Research published in the March issue of the Journal of Thoracic Oncology sought to determine whether differences existed in tolerance and efficacy between patients age 70 and over and younger patients with non-small cell lung cancer (NSCLC) receiving salvage targeted therapy with epidermal growth factor receptor-tyrosine kinase inhibitors (EGFR-TKIs) or chemotherapy.

Lung cancer is the leading cause of cancer death in the world. Lung cancer incidence peaks between ages 70 and 80, and the mortality rate increases with age. EGFR-TKIs, such as gefitinib or erlotinib, are effective agents used in salvage therapy for NSCLC after patients have failed previous chemotherapy and have yielded a modest survival benefit. However, the majority of patients enrolled in these clinical trials using salvage therapy against NSCLC were younger than 70 years. Whether elderly patients are as suitable for salvage therapy as younger patients, and whether salvage targeted therapy is better or more tolerable than salvage chemotherapy in elderly patients are both unknown.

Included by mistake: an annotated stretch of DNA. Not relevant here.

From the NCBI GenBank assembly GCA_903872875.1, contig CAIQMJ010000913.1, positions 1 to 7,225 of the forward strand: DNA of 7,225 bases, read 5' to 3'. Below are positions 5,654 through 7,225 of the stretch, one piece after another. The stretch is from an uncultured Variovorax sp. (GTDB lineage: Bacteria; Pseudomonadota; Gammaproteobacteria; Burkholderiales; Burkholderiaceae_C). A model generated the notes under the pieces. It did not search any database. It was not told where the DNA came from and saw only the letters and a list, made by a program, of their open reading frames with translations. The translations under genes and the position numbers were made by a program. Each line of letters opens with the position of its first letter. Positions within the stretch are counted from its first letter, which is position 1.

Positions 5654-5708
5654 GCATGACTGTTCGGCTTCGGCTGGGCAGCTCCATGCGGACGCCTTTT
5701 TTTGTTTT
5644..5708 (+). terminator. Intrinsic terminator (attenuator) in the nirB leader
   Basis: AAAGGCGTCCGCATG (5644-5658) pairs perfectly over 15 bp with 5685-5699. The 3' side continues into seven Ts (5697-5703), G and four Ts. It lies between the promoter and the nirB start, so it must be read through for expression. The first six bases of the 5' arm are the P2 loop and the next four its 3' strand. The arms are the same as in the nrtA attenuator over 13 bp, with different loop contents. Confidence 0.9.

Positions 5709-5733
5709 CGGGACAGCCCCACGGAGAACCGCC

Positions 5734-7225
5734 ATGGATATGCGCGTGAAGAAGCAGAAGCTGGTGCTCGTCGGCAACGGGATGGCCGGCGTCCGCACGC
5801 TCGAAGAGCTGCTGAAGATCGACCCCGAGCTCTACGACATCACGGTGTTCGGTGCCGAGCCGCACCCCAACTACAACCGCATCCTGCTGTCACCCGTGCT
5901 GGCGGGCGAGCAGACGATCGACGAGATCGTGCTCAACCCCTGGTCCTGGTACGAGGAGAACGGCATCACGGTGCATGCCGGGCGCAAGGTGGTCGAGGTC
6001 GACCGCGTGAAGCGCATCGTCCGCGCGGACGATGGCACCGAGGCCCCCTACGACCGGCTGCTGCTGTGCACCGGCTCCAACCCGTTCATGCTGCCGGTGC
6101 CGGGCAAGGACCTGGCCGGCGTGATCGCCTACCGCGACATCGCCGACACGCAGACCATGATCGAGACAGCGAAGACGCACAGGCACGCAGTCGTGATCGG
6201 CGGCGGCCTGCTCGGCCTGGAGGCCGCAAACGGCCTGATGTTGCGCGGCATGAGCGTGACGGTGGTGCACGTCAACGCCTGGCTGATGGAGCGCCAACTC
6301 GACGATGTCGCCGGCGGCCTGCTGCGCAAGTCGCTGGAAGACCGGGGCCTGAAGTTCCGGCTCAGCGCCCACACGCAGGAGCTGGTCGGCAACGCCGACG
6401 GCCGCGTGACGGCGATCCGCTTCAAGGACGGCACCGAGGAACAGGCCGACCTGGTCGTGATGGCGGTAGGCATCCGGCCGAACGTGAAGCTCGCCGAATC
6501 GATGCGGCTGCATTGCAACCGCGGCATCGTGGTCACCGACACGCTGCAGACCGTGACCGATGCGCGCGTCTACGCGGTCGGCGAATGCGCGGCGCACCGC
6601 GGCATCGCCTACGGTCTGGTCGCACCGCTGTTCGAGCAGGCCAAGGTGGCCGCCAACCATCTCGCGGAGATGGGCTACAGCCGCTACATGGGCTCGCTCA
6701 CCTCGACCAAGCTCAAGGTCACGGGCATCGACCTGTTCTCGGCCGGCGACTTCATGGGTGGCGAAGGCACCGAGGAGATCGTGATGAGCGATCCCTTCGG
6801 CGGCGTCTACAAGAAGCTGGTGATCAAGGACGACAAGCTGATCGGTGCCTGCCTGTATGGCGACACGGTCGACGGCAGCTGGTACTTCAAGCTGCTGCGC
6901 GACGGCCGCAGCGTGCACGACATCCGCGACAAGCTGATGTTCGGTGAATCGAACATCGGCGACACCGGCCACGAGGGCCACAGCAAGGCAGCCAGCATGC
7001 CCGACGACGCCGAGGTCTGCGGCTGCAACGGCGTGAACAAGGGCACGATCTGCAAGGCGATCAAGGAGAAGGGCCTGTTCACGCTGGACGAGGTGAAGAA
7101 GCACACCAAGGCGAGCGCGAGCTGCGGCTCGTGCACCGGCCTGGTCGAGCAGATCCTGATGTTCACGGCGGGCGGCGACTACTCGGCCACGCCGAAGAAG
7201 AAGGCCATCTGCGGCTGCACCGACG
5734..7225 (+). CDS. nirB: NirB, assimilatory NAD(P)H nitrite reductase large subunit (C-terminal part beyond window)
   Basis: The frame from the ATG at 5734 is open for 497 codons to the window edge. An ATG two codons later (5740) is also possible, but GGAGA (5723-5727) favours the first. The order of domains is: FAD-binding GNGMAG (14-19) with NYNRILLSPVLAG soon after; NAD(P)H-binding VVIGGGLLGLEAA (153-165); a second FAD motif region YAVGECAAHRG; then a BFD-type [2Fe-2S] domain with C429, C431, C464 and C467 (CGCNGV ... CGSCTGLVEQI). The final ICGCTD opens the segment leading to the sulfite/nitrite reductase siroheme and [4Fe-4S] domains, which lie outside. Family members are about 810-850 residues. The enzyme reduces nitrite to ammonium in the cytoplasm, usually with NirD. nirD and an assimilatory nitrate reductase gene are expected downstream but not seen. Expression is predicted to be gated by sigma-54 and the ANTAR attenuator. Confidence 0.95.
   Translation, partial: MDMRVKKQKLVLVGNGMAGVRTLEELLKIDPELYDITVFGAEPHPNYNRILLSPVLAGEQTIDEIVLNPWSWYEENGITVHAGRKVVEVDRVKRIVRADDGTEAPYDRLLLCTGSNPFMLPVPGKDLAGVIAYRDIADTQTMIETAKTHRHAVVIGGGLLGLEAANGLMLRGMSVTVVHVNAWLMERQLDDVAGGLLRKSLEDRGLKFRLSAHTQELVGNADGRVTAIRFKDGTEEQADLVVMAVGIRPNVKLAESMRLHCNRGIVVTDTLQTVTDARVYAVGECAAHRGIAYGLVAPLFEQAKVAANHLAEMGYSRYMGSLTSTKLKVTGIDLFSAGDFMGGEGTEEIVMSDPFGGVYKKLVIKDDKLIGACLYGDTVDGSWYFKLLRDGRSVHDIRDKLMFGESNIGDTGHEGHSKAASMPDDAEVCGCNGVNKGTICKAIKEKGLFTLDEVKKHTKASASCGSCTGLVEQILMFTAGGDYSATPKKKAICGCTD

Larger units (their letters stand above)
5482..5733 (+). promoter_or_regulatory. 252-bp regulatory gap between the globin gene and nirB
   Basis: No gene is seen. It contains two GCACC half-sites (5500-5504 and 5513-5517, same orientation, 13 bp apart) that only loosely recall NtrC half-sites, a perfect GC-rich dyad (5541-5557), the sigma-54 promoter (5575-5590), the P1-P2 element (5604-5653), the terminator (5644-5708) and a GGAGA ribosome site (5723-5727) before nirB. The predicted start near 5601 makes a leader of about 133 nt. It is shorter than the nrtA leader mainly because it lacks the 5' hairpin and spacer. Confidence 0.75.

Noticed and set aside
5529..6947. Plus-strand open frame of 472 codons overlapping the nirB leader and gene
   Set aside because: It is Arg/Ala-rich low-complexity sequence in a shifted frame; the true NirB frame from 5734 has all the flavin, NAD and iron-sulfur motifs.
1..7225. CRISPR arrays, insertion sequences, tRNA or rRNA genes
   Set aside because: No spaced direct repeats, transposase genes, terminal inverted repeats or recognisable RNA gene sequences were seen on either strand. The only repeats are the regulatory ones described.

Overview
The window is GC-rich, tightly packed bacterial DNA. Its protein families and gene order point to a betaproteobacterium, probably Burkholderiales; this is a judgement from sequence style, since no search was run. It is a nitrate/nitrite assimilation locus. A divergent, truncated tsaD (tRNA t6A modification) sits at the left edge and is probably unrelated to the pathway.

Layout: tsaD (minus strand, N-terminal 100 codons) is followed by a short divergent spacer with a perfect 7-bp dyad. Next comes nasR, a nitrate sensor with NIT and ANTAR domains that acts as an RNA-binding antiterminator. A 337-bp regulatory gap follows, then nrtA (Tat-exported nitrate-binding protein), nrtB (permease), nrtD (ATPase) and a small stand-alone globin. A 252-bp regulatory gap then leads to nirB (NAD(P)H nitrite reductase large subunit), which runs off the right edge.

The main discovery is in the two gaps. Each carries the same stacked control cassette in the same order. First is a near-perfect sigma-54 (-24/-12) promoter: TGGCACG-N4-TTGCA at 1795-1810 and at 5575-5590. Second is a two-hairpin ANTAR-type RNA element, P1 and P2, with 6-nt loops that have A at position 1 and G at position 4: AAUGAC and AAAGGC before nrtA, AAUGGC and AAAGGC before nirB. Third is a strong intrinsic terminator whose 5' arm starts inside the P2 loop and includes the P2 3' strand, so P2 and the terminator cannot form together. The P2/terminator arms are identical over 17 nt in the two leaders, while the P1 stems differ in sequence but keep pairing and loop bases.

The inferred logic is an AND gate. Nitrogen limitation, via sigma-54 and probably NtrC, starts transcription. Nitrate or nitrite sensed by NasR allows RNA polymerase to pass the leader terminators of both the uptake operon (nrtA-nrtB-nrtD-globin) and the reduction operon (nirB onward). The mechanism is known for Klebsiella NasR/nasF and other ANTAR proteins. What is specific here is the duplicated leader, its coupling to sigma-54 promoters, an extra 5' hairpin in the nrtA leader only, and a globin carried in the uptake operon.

In this study, researchers retrospectively analyzed the data of 461 cases of nonelderly (under 70 years) and elderly (age 70 and older) patients with NSCLC who had failed previous chemotherapy and received salvage therapy. The treatment response rate, time to disease progression, overall survival time and toxicity profiles of the two groups were compared.

Elderly (>70 years) Response Rate 19%

Control Rate 68%

Progression-free time 4.4 months

Overall survival time 9.3 months

One-year survival38% Nonelderly (

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